Add in the $220T of Unfunded Liabilities, and whammo

Uhhh…Houston?
🫣 Implications for Today

So, what exactly does this have to do with the Fed being at odds with the Treasury?
Well, if you’ve been following people like @FossGregfoss, @LawrenceLepard, & @LukeGromen, and me, you’ve no doubt heard about the US Fed causing growing deficits and the precarious position in which the US now finds itself.
In short, inflation has been raging, and the Fed has been raising interest rates and draining money (M2) from the system via quantitative tightening to counter the rise in prices

This has the effect of a few major impacts to the numbers on the Debt Clock
First, rising rates and tighter money supply means that companies will be less profitable

This leads to lower Corporate Tax Revenues, as well as lower valuations in the stock market, and so, lower capital gains and hence, lower Income Tax Revenues

Exactly.
GDP contracts, and the US Treasury collects less in tax revenues.

This means, without Congress lowering or slashing budget items, the Federal Deficit grows

The US Treasury must then borrow even more money

But wait. There’s more...
Add higher interest rates to the US Treasuries being auctioned in order to fund this growing deficit and the Interest On Debt number rises, causing the deficit gap to widen even more

The dreaded Debt Spiral.
So, at some point here in the near future, the Fed will need to stop raising interest rates

The US Treasury will more or less demand they do

After all, erring on allowing a little higher inflation helps the Treasury inflate away all this accumulated debt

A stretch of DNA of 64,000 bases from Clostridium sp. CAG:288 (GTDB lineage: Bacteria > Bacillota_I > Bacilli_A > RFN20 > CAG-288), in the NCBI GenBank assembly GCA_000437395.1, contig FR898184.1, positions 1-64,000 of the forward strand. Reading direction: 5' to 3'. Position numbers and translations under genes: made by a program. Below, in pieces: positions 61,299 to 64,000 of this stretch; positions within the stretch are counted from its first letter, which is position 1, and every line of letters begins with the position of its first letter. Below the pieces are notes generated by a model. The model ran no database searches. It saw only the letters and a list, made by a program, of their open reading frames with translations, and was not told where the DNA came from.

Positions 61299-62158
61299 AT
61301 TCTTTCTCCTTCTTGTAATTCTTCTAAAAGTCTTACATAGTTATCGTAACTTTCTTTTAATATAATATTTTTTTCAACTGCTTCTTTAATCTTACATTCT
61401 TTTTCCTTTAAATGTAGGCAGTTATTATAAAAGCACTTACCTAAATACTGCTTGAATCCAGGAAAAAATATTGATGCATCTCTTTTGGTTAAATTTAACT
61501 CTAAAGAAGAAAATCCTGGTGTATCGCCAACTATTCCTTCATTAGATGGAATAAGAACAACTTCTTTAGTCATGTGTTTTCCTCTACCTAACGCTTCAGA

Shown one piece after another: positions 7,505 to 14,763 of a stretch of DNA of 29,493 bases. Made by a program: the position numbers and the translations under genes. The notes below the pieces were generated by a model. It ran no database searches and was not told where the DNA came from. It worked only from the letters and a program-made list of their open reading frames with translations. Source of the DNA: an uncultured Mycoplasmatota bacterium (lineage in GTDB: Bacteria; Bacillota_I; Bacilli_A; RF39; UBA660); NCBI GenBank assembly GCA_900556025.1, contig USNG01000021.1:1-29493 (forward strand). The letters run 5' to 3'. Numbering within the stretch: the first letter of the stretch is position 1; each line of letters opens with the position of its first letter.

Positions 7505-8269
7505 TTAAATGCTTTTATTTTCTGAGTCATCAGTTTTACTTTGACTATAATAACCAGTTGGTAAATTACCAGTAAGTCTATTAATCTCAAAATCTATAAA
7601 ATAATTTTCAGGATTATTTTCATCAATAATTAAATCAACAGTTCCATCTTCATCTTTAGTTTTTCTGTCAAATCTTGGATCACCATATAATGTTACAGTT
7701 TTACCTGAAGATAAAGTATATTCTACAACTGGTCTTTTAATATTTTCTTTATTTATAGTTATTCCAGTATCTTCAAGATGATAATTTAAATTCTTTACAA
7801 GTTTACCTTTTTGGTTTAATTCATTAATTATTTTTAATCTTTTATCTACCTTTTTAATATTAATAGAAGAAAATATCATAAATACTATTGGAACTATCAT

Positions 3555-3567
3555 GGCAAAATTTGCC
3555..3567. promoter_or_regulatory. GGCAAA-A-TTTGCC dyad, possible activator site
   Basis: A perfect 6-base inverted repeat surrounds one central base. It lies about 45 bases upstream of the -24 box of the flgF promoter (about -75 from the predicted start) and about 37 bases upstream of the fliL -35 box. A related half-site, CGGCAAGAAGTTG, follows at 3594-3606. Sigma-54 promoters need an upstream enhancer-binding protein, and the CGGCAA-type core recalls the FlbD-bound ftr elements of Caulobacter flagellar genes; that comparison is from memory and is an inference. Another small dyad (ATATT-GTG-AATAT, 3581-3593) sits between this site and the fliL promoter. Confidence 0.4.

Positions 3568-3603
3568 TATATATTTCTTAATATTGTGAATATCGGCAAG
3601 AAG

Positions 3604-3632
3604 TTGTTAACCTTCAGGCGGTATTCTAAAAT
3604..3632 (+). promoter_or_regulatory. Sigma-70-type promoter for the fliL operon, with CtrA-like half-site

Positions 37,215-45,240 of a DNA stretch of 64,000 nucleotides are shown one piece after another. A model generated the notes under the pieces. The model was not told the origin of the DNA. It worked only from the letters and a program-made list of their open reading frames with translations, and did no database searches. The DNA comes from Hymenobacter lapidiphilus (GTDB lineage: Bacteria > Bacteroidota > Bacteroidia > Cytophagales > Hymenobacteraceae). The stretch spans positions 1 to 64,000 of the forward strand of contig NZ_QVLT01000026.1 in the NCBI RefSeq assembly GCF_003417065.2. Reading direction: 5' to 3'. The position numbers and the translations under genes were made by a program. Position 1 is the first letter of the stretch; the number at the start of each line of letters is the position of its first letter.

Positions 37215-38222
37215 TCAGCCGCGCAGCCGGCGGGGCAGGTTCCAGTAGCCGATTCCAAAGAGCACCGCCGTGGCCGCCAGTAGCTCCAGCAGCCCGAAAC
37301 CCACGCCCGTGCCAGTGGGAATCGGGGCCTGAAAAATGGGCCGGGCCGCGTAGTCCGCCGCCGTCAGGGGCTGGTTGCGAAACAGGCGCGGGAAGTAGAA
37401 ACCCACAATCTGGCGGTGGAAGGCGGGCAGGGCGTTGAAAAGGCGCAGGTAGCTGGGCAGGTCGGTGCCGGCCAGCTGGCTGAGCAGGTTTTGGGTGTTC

If the Fed doesn’t stop raising, at best, the spending gap widens, the debt balloons further, debt to GDP increases, and the US Treasuries become a more risky investment

*Note: there’s no such thing as ‘risk-free’
At worst, the Fed plunges the US economy into a dumpster fire, and a full on recession or even depression:

GDP collapses, tax receipts evaporate, deficits gap even wider, and entitlement spending skyrockets (think unemployment benefits), all exacerbating the issue

And then?
The money printer is plugged back in, and we get what we call QE Infinity

The Fed prints so much money, that eyeballs bleed

One more cycle of this, and The US Treasury could very well lose its highly coveted status as the global reserve asset
So hold on tight, everyone, be selective when adding to risk assets during this uncertainty

As for me, I’m short equity while adding exposures to hard monies like gold, silver, and #Bitcoin, and I'm holding a large percentage of my assets in cash for opportunistic investing
Because I believe the Fed is going to push us right to the edge

And then, in a showdown worthy of a scene in Butch Cassidy and the Sundance Kid, the Fed and Treasury have a public duel in the town square

The Treasury draws fast and wins this round

But eventually…we all lose.
This thread is a summary of a recent Informationist Newsletter. If you enjoyed it, make sure to:

1. Follow @jameslavish to see more investment related content
2. Subscribe to The Informationist to learn one simplified concept weekly: jameslavish.substack.com/

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Great thread James. Simple #math #maths #Mathematics #btc over CB shenanigans.